2 Pounds Baby Potatoes.
1/2 Tsp Red Chilli Powder.
1 Tsp Dhania Powder.
1/4 Tsp Turmeric Powder.
Hing as needed.
Salt as needed.
Oil as needed.
1 Tsp Mustard Seeds.
1 Tsp Urad Dhal.
Baby potatoes are very interesting to make as they are bite sized wonders. Every potatoe thereore has to be filed with the goodness of the flavourings that will ultimately compliment the entire dish.
I always cook my potatoes in my electric rice cooker with water and salt. This is of course, after poking every potato with a fork to enable the salt to reach them.
Once they are cooked, drain all the water and allow to sit on a wide plate. Check to see if the potatoes are well done and if the salt has seeped into the vegetable.
Mix hing, little more salt, red chilli powder and turmeric in to a powder. Add about 3 Tsp of oil and make a paste.
Marinate the spice paste over the cooked potatoes and allow to sit for about 20 minutes.
Heat oil in a wok and add the seasonings – mustard seeds, urad dhal, curry leaves and hing.
Slowly add the marinated spiced potatoes in to the oil and allow to sear on a medium low flame.
Keep moving the potatoes around until they get cooked and seared on all sides.
When well done, remove the flame and garnish with finely chopped cilantro.
Some of our most favourite foods would always be comfort foods made by our mothers or grandmothers that we have grown used to eating over our childhood years. In fact all of the palakkad cuisine cooked at home, translates to comfort food for me many times, being so far away from home. Most of our comfort foods are those that are whipped up with very few ingredients and in a short time. This kootu is something of a comfort food made by my mother in law…Teamed with Jeera Pepper Rasam and Paruppu Urindai Kuzhambu, this is a keeper!!!
2 Zucchinis diced in to small pieces.
Handful of Peas.
1/2 cup Moong Dal.
Salt to taste.
Mustard to Season.
To Roast in Oil and Grind to a smooth paste:
1/2 Spoon Pepper.
3 Red Chillies.
4 Spoons of Split Urad Dal.
Pinch of Hing.
Handful of fresh coconut.
Cook the moong dal in water to a soft consistency. Mash and set aside.
Cook the zucchini in the microwave for 3 minutes. Set aside.
In a kadai, add a spoon of oil and season with mustard,hing and curry leaves.
Now add the cooked zucchini, peas, and the cooked moong dal. Add turmeric, salt and a pinch of hing and a little water if needed. Cook to bring them together for about 3-4 minutes.
Roast the ingredients listed above in a little oil and grind with water to a smooth paste.
Add the ground paste to the zucchini and stir in well.
Ahhh yes, beans has always been an all time favourite. Somehow in the varying order of planning my week`s vegetables, beans would figure more than once. A very versatile vegetables although low in calories are packed with enough nutrients . Green beans are an excellent source of vitamin C, vitamin K and manganese. Plus green beans are very good source of vitamin A (notably through their concentration of carotenoids including beta-carotene), dietary fiber, potassium, folate, and iron. And, green beans are a good source of magnesium, thiamin, riboflavin, copper, calcium, phosphorus, protein, omega-3 fatty acids and niacin.Well, that was a pretty exhaustive list courtesy the World`s Healthiest Foods Foundation.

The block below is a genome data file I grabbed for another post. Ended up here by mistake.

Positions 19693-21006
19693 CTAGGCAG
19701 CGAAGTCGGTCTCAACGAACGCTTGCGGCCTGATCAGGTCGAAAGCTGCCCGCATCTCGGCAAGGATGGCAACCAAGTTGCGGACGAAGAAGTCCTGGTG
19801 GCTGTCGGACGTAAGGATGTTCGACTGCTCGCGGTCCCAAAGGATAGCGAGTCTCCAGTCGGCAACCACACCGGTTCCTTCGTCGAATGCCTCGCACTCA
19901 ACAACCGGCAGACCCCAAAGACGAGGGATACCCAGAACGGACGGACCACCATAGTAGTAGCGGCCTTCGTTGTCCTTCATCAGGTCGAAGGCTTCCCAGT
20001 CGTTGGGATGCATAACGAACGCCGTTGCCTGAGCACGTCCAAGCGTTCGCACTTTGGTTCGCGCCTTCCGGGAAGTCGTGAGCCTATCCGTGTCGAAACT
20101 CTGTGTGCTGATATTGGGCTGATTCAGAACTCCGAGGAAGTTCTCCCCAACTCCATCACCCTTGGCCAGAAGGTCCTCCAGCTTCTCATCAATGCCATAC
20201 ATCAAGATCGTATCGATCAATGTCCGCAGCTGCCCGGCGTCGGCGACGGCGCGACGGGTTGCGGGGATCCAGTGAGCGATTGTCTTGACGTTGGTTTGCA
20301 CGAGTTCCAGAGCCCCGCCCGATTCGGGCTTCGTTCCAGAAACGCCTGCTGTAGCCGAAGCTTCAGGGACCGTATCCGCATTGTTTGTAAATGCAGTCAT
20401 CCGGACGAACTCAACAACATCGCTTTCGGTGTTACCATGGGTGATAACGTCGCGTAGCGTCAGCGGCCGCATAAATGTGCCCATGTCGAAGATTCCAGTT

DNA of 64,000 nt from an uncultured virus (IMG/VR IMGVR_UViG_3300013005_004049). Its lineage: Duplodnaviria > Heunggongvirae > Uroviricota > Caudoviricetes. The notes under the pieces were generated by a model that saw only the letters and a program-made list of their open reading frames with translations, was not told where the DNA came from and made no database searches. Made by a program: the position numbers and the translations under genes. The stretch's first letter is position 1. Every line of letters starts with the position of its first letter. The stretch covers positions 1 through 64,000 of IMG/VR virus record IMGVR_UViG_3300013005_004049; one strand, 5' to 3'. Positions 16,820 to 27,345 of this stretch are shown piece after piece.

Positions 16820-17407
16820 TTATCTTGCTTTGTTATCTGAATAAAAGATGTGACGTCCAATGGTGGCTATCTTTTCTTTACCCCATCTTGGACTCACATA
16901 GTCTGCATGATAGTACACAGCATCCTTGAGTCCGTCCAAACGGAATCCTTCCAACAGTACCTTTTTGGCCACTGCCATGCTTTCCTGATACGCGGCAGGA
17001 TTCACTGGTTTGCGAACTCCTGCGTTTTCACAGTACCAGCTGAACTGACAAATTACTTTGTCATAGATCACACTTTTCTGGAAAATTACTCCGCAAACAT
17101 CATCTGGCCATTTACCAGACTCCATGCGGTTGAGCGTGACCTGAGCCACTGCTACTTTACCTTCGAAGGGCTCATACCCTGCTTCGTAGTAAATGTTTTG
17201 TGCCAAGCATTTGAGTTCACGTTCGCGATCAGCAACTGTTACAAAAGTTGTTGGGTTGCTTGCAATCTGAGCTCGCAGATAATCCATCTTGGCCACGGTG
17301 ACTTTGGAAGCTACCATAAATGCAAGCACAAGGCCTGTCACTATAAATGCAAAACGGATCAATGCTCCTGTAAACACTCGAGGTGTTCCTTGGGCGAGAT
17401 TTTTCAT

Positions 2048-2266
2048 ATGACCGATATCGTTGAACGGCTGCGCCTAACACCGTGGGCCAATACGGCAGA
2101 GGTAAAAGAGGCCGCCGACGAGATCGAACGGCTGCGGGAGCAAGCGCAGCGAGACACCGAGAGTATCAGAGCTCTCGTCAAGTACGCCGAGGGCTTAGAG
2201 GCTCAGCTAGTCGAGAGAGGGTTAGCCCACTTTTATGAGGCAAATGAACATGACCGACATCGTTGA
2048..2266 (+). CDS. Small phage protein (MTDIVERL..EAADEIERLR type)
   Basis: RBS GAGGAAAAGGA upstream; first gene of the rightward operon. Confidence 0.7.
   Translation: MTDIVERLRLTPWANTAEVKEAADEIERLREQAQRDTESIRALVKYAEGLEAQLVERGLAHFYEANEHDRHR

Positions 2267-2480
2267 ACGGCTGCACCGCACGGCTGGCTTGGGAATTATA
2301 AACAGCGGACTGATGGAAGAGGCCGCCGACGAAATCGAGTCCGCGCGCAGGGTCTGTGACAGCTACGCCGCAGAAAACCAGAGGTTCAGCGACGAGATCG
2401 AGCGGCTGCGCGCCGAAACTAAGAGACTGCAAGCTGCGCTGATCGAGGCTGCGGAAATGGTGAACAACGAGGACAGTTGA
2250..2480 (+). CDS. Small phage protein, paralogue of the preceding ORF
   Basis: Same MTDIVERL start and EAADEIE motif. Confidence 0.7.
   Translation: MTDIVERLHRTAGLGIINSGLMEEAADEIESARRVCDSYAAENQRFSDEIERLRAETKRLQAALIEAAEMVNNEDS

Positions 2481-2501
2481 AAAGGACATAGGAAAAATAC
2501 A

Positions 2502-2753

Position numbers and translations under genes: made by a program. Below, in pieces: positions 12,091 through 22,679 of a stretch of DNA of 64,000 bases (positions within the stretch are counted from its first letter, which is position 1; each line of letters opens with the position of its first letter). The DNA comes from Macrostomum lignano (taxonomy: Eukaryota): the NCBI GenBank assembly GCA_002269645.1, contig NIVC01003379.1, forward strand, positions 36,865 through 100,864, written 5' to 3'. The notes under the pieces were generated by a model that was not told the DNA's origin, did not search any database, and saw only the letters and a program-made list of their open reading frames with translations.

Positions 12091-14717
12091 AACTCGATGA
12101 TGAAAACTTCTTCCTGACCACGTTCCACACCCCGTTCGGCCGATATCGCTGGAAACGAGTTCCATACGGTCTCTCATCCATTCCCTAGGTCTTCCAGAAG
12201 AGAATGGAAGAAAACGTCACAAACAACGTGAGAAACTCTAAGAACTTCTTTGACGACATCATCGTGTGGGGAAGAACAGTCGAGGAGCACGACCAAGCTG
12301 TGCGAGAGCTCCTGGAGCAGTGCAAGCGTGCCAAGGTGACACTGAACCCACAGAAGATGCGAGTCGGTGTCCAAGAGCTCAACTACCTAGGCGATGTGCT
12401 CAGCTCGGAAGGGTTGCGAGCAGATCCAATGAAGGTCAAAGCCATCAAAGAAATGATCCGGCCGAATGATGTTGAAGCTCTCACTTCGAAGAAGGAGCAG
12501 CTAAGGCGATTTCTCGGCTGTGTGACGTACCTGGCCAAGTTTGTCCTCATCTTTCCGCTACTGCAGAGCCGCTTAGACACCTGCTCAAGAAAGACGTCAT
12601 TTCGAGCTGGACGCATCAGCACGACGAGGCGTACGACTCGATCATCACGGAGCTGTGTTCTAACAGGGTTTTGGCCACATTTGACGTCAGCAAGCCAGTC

Here is a simple Beans Poriyal simplified from the Upperi that we make sloshed with redolent coconut oil. The aroma of clean coconut oil to any cooked food is simply irresistable to me.
1 pound green beans cut in to small pieces.
Salt to taste.
2 spoons of dried coconut flakes.
One spoon of coconut oil. (Canola could be used instead.)
The complimenting Neivedhyam for Thiruvadharai Kali would be the Upperi or rather a version of select steamed vegetables, spiced generously with ground coconut and green chillies. The Upperi as I remember is a combination of various tubers and roots that are combined and cooked to get the most delicious preparation. I remember as a child, when Thiruvadharai was around the corner, I knew a trip to the local crowded vegetable market at Ranganathan Street would happen pretty soon. Since the monsoons would have just finished, it would be a herculean task, just to walk in that crowded street. My friend would quip light heartedly that all one needs to do, was to stand at the beginning of Ranganathan street…the crowd would pull you to the very end!!! That said, one would hardly look forward to a weekend trip here, coming back with bagfulls of tubers and vegetables. Nevertheless, it had to be done…every year unfailingly, until, one day Madurai amma was convinced about buying it from the vegetable man, pulling his own cart, quoting his own fancy price.
1/2 cup chopped Raw Banana.
1/2 cup chopped Potatoes.
1/2 cup chopped Kavathu Kazhangu.
1/2 cup Flat Bean/Avaraikka slit in to 1 inch square pieces.
1/2 cup Koorkai / Chinese Potatoes
1/2 cup Mochai / Valor Lilva.
1/2 cup Sweet Potatoes.
1/2 cup fresh coconut.
4-5 green chillies.
2 spoons of coconut oil.
Mustard, Curry Leaves, Hing.
Remove the skins from the potatoes, raw banana, sweet potatoe, Koorkai, Kavathu , wash and chop them in to slightly big one inch pieces.
Arrange them in the base of a cooker vessel.
Next arrange the valor lilva/mochai over the root tubers.
Now chop the Avaraikka / flat bean over the valor lilva and add enough water for the vegetables to cook.
We keep the root tubers at the base as they would need to cook more.
Add salt and turmeric and steam in the pressure cooker for 1 whistle.
Remove from cooker and allow to cool.
Grind the coconut and green chillies to a rough paste and set aside.
In a kadai, add coconut oil, mustard, curry leaves and hing and slowly add all the cooked vegetables without breaking them with the spatula.
Mix well for a couple of minutes and then add the ground coconut paste.
Allow a couple minutes for the coconut mix to spread on to the vegetables.
Offer Thiriuvadharai Upperi to the Lord as Neivethyam.